The first question Vinicky posed to the candidates was on the recent tragedy at the Quincy Veterans Home in Quincy, IL, where thirteen veterans died due to an outbreak of Legionnaires’ disease, a form of water-borne pneumonia that infects old pipes. Madigan opened a criminal probe into the Rauner administration's handling of the outbreak, and the candidates were asked to comment on the investigation. Harold said she would be unable to comment without knowing the specific evidence and laws. Raoul echoed her sentiments about the necessity for reviewing all the evidence, while noting that there was evidence of criminal activity—i.e., the deaths and a blatant attempt by the administration to cover up how the situation was handled.

Since both candidates are running with their respective political parties, they had to answer to how they would remove political motivation from their cases. Harold said she would seek outside ethics training from the National Association of Attorneys General and utilize a fresh approach, while adhering to clearly defined rules and regulations, the Illinois Constitution, and the Attorney General Act. Raoul emphasized the importance of staffing the ILAG’s office with professional prosecutors with a background in upholding the law and not in politics, while ensuring transparency between the office and the people of Illinois.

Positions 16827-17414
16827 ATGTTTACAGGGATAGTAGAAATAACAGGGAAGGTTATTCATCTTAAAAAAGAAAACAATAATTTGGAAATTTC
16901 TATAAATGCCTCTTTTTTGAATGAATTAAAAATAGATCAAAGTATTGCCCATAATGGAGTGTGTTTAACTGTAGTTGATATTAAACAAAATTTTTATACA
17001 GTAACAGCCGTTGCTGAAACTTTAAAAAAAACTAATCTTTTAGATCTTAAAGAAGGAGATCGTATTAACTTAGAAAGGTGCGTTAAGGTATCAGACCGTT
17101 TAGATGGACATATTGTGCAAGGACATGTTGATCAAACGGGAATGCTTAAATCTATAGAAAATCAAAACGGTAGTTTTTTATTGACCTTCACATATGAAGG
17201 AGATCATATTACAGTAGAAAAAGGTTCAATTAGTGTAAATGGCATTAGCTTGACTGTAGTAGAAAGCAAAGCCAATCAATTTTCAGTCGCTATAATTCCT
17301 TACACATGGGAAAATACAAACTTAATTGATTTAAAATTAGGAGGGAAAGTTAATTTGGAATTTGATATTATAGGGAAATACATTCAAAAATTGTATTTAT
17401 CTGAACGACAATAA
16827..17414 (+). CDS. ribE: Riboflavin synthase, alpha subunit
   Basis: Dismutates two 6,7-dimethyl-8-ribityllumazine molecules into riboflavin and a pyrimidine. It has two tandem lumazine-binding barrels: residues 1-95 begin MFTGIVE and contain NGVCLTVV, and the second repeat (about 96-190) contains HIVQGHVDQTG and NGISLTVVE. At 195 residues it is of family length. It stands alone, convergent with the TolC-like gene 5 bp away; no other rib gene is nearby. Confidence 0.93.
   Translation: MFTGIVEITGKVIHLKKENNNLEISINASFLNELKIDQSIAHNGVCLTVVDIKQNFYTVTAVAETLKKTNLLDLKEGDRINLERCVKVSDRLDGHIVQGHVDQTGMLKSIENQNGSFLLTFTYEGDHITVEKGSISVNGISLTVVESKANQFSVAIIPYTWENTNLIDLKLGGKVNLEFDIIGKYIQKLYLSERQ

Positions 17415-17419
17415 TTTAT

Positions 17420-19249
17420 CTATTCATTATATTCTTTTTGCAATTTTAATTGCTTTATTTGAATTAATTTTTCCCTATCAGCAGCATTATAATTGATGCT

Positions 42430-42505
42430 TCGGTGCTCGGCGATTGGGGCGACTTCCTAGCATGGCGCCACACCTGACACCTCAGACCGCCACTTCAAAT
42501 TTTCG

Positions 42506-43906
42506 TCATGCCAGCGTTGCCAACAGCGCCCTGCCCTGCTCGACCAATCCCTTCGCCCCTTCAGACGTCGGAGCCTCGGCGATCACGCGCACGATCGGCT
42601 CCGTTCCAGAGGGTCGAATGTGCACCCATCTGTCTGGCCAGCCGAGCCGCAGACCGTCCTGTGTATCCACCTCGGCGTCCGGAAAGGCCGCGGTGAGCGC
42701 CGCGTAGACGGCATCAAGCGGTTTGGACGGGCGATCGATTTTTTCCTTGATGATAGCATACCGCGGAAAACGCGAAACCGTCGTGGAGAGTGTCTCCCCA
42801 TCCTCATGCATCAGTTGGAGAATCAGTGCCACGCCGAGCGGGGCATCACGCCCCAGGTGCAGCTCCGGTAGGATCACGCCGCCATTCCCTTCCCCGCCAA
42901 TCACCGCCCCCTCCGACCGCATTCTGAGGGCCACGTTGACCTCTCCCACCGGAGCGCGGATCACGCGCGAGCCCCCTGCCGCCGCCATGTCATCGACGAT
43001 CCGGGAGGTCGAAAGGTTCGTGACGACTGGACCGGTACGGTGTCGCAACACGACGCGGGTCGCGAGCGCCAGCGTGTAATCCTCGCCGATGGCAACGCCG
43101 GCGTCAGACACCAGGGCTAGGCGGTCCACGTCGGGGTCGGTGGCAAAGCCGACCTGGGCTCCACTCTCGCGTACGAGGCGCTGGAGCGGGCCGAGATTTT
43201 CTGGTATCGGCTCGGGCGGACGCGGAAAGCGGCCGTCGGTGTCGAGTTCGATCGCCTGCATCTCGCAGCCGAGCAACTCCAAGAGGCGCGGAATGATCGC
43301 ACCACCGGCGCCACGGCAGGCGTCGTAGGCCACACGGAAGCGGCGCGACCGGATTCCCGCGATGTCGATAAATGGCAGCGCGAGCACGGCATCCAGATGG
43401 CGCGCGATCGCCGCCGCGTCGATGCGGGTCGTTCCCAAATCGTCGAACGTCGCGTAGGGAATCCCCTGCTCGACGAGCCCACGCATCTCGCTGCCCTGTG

Harold and Raoul also talked about what they would do to address corruption in Illinois government, a hot button issue for the state’s voting population. Raoul said that if elected, he would work proactively with local governments to ensure that all Freedom of Information Act open meeting requests were honored. Harold said that she would advocate for a public access officer and giving more guidance to public opinions, as well as calling a statewide jury.

The candidates were asked for their thoughts on Madigan’s approach to combating corruption. Raoul succinctly said he thought she had done a good job, while Harold said she was disappointed that Madigan did not investigate a potential hiring misconduct in Governor Quinn’s administration in 2014.